Civilian James Devoy
Civilian James Devoy of Ballincollig (Killbawn near Aherla)
Date of incident: shortly after 11 July 1921 (executed by IRA as suspected spy and disappeared)
Sources: Application of Kate Devoy to Irish Grants Committee (CO 762/83/11), 14 Jan. 1929; Patrick Cronin’s WS 710, 1-2 (BMH); O’Halpin and Ó Corráin (2020), 454.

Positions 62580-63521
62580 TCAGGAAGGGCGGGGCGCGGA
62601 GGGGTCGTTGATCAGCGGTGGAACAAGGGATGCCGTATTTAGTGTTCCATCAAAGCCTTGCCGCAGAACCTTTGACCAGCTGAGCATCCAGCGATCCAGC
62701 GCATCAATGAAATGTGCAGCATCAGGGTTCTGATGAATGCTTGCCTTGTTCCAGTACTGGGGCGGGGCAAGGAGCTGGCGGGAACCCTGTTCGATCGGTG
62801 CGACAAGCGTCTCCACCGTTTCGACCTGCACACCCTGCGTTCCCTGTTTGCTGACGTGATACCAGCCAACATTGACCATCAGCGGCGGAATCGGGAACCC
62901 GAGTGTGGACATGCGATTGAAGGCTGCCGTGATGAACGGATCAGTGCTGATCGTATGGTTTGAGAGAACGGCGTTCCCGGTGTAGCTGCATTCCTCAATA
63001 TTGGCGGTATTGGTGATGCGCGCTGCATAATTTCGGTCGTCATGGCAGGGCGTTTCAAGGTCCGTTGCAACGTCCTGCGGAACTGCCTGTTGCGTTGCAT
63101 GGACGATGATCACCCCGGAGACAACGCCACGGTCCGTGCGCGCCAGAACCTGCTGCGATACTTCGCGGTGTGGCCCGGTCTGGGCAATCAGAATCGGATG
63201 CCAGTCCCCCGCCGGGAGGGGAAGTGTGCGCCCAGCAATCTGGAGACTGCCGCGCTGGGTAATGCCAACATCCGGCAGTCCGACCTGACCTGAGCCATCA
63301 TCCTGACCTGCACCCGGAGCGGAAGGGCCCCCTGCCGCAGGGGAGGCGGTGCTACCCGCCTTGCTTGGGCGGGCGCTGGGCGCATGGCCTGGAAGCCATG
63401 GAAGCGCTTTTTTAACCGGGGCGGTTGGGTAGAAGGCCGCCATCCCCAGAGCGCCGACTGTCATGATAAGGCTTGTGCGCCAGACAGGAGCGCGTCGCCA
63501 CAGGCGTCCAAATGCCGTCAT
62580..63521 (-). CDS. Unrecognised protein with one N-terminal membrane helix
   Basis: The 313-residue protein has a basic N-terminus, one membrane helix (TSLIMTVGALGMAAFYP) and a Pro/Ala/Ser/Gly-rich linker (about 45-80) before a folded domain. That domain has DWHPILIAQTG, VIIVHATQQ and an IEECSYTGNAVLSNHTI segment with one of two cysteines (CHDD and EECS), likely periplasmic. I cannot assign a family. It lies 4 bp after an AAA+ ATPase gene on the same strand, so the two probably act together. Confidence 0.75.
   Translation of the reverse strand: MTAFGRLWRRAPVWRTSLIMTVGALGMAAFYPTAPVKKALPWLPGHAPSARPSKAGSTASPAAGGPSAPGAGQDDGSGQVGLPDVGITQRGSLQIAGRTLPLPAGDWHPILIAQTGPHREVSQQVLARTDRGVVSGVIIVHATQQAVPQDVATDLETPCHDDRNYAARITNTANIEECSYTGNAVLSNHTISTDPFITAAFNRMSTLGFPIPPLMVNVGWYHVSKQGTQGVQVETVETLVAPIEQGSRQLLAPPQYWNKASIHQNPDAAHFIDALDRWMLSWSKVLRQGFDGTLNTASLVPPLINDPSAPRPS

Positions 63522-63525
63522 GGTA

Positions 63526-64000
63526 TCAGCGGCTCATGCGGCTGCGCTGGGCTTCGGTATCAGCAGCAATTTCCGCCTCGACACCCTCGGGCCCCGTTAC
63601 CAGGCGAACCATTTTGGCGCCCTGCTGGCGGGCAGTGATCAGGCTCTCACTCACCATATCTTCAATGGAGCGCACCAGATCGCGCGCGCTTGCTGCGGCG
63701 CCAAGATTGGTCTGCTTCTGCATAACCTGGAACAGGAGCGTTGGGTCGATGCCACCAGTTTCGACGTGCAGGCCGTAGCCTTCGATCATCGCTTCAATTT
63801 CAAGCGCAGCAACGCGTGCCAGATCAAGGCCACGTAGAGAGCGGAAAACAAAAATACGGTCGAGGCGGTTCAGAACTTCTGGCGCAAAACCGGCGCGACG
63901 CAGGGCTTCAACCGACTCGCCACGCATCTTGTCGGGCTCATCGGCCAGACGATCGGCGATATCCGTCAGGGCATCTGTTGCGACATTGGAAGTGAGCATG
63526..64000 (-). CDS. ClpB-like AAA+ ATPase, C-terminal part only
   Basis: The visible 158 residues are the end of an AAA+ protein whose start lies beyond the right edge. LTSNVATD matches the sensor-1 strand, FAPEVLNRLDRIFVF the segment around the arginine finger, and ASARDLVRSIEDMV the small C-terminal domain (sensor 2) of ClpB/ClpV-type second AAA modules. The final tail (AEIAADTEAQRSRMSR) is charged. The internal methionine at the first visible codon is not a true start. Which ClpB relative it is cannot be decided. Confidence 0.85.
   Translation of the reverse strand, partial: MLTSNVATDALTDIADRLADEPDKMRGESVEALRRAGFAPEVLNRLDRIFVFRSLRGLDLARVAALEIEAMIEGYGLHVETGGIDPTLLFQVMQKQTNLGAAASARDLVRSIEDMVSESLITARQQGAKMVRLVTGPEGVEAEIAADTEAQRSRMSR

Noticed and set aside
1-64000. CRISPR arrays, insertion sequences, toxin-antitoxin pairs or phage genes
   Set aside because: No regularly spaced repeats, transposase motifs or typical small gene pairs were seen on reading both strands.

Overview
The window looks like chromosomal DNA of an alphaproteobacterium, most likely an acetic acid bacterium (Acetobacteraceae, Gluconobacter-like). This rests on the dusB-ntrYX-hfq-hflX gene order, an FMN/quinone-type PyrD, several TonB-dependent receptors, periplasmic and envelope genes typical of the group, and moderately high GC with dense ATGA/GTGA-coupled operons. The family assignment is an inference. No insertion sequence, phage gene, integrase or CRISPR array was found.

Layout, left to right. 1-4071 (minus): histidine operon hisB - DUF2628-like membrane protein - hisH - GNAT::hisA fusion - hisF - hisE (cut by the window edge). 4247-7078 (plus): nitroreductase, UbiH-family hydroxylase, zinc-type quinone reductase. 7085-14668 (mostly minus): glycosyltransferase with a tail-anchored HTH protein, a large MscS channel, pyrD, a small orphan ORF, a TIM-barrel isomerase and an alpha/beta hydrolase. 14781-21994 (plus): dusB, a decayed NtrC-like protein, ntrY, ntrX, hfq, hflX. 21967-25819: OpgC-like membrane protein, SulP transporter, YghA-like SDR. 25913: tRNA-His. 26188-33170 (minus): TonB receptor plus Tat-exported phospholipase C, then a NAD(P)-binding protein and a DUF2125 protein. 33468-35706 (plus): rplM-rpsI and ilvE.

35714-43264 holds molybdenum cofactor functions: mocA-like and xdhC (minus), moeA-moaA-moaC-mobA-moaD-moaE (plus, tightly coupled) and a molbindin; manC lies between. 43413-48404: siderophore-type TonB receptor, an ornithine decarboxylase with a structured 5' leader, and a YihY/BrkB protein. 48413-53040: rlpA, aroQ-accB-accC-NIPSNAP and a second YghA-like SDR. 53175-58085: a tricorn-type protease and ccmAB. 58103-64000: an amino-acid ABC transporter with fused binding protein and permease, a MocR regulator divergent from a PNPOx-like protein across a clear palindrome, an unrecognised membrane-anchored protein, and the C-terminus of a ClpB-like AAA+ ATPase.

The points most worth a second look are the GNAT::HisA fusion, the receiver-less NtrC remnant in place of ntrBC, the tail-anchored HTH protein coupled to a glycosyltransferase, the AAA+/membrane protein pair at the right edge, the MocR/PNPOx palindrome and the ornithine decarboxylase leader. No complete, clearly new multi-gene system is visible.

Note: Three civilians were executed by the IRA at its Killbawn prison—James Devoy, William McCarthy, and David Nagle. All three of them, insisted former Volunteer and Killbawn prison guard Patrick Cronin, were giving information to British forces. See Patrick Cronin’s WS 710, 1-2 (BMH). Devoy’s wife Kate later applied to the Irish Grants Committee (IGC) for £1,500 in compensation for the loss of her husband. She asserted that he had been arrested by ‘armed Irregular forces shortly after the Truce, taken from his home, and was never seen or heard of again’. A veteran of the British army in the First World War and an army pensioner afterwards (with £1 a week), James Devoy had been employed in the Ballincollig Military Barracks where he had earned £3 10s. a week. His wife remarked, ‘I could not prove the murder of my husband.’ This was a problem for the next of kin of a number of those disappeared. See Application of Kate Devoy to IGC (CO 762/83/11), 14 Jan. 1929. O’Halpin and Ó Corráin suggest that Devoy in 1911 may have been the inmate of this name returned in the 1911 census at Danesfort Industrial School outside Upton, Co. Cork. In contrast to his wife in her compensation claim, they return his date of death as 31 May 1921. See O’Halpin and Ó Corráin (2020), 454.